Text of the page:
The lawmaker representing Yenagoa/Kolokuma/Opokuma Federal Constituency in the House of Representatives, Professor Steve Azaiki has backed moves by Governor Douye Diri to recover the Atala Marginal Oil Licence (OML 46) for Bayelsa State.
The federal government recently revoked the licence for alleged non-performance, which has generated a lot of controversies.
Azaiki in a statement issued in Abuja on Thursday, July 15, asked the federal government to revisit the revocation and reinstate the licence back to Bayelsa State.
Prof. Azaiki urged the Federal Ministry of Justice; Ministry of Petroleum Resources; the Nigerian National Petroleum Company (NNPC) and the Department of Petroleum Resources (DPR) to reconsider the action and commence the process to return the Atala Oil Field to the state.
He maintained that Bayelsa State could not afford to forfeit its only oil licence, stressing that reinstatement of the licence, would boost investment, employment opportunities and internal revenues in the state, “especially, in the face of the current dwindling allocations accruing from the Federal Government”.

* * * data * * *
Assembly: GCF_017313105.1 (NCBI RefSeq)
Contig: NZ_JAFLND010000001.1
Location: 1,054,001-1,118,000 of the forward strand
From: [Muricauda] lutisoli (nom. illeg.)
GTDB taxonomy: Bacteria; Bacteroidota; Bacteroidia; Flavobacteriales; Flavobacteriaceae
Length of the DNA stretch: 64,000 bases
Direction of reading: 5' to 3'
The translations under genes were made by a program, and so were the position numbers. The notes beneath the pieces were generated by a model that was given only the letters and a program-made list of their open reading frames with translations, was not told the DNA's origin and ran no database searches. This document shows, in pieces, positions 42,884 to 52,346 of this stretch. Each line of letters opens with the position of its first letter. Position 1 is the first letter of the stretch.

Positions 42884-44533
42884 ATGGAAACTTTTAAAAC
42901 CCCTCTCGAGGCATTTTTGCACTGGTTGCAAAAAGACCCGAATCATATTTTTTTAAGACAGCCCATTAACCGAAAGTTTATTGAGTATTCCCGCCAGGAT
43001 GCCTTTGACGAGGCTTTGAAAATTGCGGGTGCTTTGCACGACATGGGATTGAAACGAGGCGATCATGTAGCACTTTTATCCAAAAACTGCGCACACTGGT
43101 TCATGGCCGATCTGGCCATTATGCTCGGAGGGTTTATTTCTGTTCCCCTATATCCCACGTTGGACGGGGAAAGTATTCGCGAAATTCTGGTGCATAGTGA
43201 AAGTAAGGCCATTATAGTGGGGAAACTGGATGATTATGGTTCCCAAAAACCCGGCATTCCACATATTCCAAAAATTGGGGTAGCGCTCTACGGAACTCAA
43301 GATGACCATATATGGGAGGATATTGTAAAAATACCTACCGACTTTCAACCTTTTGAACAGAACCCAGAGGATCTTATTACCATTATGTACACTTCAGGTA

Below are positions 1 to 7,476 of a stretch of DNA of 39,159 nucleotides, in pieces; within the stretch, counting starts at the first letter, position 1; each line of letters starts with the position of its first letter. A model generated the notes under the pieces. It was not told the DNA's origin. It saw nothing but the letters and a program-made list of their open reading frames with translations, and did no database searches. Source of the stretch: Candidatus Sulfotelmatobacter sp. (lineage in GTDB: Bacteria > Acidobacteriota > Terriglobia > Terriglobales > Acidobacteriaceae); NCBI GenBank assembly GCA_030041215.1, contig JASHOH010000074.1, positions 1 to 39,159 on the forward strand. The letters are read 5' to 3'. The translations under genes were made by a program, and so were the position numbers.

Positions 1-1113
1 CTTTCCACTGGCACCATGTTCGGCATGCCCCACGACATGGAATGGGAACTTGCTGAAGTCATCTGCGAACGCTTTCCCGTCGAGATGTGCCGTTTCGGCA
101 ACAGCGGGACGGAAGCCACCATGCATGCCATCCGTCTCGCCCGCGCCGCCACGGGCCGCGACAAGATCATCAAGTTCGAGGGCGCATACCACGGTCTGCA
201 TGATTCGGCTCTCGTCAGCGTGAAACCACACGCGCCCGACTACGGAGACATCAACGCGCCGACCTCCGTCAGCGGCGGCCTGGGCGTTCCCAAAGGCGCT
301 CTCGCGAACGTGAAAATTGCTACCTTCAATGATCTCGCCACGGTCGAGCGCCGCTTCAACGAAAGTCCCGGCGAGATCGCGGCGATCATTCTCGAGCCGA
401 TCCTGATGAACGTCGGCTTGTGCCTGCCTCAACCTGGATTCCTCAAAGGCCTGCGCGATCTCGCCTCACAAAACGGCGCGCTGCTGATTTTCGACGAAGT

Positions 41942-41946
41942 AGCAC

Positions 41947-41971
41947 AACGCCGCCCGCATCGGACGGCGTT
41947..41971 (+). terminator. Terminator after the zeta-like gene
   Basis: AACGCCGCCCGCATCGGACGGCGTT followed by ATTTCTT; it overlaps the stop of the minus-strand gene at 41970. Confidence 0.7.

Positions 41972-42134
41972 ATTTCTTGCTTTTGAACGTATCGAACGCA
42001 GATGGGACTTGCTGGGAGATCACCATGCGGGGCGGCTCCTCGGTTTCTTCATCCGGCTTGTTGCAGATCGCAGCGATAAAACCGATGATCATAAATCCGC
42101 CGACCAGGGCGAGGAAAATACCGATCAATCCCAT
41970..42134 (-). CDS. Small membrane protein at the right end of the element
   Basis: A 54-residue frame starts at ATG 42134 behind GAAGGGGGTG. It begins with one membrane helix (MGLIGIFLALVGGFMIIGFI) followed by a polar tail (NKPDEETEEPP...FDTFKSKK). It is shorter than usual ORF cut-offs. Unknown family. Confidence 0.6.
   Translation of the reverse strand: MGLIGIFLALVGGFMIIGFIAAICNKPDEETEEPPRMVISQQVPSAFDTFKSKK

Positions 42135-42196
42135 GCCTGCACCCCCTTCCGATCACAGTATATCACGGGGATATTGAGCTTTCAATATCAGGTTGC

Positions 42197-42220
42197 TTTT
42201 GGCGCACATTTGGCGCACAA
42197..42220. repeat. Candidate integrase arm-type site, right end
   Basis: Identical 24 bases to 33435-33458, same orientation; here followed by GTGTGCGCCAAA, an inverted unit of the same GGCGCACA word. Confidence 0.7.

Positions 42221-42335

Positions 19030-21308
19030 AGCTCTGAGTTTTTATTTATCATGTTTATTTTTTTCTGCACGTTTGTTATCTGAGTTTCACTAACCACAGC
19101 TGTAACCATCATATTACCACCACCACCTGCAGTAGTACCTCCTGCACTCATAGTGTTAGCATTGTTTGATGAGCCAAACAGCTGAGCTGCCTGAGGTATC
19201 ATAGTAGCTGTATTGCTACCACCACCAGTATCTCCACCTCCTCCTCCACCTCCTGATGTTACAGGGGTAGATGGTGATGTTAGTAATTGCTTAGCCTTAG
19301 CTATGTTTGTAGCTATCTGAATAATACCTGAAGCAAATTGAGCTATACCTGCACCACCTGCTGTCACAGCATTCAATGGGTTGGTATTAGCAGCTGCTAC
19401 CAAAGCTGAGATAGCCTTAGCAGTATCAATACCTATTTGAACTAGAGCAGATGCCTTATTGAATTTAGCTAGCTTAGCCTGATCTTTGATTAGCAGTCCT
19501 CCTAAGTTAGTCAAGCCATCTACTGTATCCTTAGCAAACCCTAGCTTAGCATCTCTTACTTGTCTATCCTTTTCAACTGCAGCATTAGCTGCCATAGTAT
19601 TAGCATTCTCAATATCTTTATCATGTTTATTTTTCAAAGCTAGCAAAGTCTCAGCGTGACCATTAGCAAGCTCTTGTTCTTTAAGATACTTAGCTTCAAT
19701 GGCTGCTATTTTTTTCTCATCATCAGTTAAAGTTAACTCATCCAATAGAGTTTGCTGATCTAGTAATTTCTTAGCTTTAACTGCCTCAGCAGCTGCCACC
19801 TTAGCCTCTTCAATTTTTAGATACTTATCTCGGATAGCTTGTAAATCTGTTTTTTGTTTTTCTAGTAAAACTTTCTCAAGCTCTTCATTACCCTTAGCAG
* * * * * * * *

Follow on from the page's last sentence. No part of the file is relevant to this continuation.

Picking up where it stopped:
The former Secretary to the Bayelsa State Government noted that the state has been one of the key producers of crude oil and gas since 1956 and the federal government as well as oil companies, have made incalculable profits from the state, amid attendant environmental damage, but without commensurate benefits.
He maintained that revenues from Bayelsa and other states in the Niger Delta, have also served as the mainstay of the nation’s economy for about six decades, which is a major reason for the revocation of the Atala License to be reconsidered.
Prof. Azaiki, recalled that similar treatment of revocation, was meted out on Malabo, in which a Bayelsan, Chief Dan Etete, one of the few indigenes holding oil exploration licence, has a major stake, but the company and its partners later won the case in a foreign court.
Azaiki, therefore, wants the federal government not to add more salt to injury, but should instead, revert the withdrawal of the Atala License, and hand over the oil field to Bayelsa State, to give the people a sense of belonging in the oil industry.
Nigerdeltaconnect investigations however reveal that returning the Atala Oil Field back to Bayelsa may not be as easy as just making a verbal request and expect to get it back.
Our source disclosed that the state may have to wait till another bidding outing, put its act together and re-bid for it, adding that if the state’s bid has merit it will get it back.